News Release

Cosmic ray protons reveal new spectral structures at high energies

Researchers detect a spectral softening around 10 TeV in the high-energy cosmic ray proton spectrum using the CALorimetric Electron Telescope (CALET)

Peer-Reviewed Publication

Waseda University

Cosmic Ray Protons Reveal New Spectral Structures at High Energies

image: Observation of Spectral Structures in the Flux of Cosmic-Ray Protons from 50 GeV to 60 TeV with the Calorimetric Electron Telescope on the International Space Station view more 

Credit: Waseda University

Cosmic rays constitute high-energy protons and atomic nuclei that originate from stars (both within our galaxy and from other galaxies) and are accelerated by supernovae and other high-energy astrophysical objects. Our current understanding of the Galactic cosmic ray energy spectrum suggests that it follows a power-law dependence, in that the spectral index of protons detected within a certain energy range goes down by power law as energy increases. But recent observations made using magnetic spectrometers for low energy levels and calorimeters for high energy levels has hinted at a deviation from this power-law variation, with the spectral index of protons becoming larger around an energy of few hundred GeV at energies up to 10 TeV. Following this “spectral hardening,” characterized by a smaller absolute value of the spectral index, a “spectral softening” has been detected above 10 TeV using the CALorimetric Electron Telescope (CALET), a space telescope installed at the International Space Station. However, better measurements with high statistics and low uncertainty need to be performed over a broad energy spectrum for the confirmation of these spectral structures.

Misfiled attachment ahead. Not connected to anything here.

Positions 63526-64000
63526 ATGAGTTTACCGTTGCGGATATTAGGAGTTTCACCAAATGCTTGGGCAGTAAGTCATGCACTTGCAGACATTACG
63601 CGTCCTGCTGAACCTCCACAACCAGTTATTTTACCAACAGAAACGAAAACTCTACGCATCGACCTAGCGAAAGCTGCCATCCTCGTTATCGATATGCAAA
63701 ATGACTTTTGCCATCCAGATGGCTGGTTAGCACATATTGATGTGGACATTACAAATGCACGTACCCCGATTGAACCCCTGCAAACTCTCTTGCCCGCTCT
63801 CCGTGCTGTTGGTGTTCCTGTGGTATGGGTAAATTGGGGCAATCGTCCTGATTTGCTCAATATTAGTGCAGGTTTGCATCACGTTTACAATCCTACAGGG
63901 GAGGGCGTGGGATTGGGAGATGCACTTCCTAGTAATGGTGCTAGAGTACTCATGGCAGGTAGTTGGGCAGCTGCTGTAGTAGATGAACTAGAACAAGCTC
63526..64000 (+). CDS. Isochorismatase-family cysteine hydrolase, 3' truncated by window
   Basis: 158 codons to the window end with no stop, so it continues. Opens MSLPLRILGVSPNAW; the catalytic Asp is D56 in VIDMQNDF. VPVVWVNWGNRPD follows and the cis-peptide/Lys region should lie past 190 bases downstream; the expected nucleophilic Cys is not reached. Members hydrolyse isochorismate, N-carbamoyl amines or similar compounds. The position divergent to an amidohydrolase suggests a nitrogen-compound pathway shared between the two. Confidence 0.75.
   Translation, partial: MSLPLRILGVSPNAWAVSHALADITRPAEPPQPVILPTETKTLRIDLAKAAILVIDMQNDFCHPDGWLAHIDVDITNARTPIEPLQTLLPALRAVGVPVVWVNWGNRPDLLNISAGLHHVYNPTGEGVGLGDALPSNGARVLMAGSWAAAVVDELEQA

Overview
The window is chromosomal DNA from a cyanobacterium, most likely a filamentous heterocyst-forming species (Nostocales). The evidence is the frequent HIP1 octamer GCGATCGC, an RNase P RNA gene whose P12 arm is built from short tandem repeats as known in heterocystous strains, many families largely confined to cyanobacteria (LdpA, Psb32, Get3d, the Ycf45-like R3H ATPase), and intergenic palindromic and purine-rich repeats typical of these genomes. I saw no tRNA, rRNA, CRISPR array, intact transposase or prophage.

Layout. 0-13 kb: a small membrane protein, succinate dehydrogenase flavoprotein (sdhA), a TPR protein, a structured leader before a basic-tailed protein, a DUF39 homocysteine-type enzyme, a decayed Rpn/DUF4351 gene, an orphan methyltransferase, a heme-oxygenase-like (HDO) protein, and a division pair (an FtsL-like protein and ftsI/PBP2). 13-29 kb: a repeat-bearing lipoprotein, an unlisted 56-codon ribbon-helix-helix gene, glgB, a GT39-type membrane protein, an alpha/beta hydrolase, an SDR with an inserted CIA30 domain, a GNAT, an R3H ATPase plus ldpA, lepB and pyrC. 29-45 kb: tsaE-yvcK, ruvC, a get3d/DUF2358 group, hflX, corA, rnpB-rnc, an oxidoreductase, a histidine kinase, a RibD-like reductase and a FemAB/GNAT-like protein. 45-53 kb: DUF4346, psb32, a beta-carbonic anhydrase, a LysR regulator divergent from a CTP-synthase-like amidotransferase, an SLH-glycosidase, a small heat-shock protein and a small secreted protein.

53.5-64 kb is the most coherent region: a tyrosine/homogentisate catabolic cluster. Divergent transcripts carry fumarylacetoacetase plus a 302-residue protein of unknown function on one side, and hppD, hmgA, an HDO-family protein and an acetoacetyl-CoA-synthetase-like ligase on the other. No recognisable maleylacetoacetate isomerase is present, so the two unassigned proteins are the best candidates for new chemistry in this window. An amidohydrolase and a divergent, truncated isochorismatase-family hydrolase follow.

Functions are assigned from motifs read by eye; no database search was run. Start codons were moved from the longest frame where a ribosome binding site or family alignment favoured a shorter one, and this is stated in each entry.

This is exactly what a team of international researchers led by Associate Professor Kazuyoshi Kobayashi from Waseda University in Japan set out to do. “With the data collected by CALET over roughly 6.2 years, we have put forth a detailed spectral structure of the cosmic ray protons. The novelty of our data lies in the high-statistics measurement over a broader energy range of 50 GeV to 60 TeV,” elaborates Kobayashi. The findings of their study, which included contributions from Professor Emeritus Shoji Torii from Waseda University (PI, or Principal Investigator, of CALET project) and Professor Pier Simone Marrocchesi from University of Siena in Italy, was published in the journal Physical Review Letters on 1 September 2022.

The new observations confirmed the presence of spectral hardening and softening below and above 10 TeV, suggesting that the proton energy spectrum is not consistent with a single power law variation for the entire range. Moreover, the spectral softening starting at around 10 TeV is consistent with a previous measurement reported by the Dark Matter Particle Explorer (DAMPE) space telescope. Interestingly enough, the transition by spectral softening was found to be sharper than that by spectral hardening.

The variations and the uncertainty in the new CALET data were controlled using Monte Carlo simulations. The statistics was improved by a factor of around 2.2 and the spectral hardening feature was confirmed with a higher significance of more than 20 sigmas.